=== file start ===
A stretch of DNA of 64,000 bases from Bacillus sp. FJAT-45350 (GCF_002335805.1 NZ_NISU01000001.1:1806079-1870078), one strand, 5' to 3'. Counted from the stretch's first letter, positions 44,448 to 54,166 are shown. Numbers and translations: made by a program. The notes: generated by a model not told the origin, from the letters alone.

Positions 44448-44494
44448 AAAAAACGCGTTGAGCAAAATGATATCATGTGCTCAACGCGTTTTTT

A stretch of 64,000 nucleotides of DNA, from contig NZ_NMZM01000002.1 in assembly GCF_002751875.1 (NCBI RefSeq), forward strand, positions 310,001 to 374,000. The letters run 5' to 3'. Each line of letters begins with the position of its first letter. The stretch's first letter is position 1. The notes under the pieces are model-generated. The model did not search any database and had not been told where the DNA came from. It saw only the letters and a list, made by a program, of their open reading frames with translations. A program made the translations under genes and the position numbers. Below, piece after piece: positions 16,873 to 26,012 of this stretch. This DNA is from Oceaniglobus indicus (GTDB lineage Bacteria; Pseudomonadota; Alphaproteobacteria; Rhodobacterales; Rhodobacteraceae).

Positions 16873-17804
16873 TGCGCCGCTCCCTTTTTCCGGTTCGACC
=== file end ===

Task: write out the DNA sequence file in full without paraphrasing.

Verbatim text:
A stretch of DNA of 64,000 bases from Bacillus sp. FJAT-45350 (GCF_002335805.1 NZ_NISU01000001.1:1806079-1870078), one strand, 5' to 3'. Counted from the stretch's first letter, positions 44,448 to 54,166 are shown. Numbers and translations: made by a program. The notes: generated by a model not told the origin, from the letters alone.

Positions 44448-44494
44448 AAAAAACGCGTTGAGCAAAATGATATCATGTGCTCAACGCGTTTTTT

A stretch of 64,000 nucleotides of DNA, from contig NZ_NMZM01000002.1 in assembly GCF_002751875.1 (NCBI RefSeq), forward strand, positions 310,001 to 374,000. The letters run 5' to 3'. Each line of letters begins with the position of its first letter. The stretch's first letter is position 1. The notes under the pieces are model-generated. The model did not search any database and had not been told where the DNA came from. It saw only the letters and a list, made by a program, of their open reading frames with translations. A program made the translations under genes and the position numbers. Below, piece after piece: positions 16,873 to 26,012 of this stretch. This DNA is from Oceaniglobus indicus (GTDB lineage Bacteria; Pseudomonadota; Alphaproteobacteria; Rhodobacterales; Rhodobacteraceae).

Positions 16873-17804
16873 TGCGCCGCTCCCTTTTTCCGGTTCGACC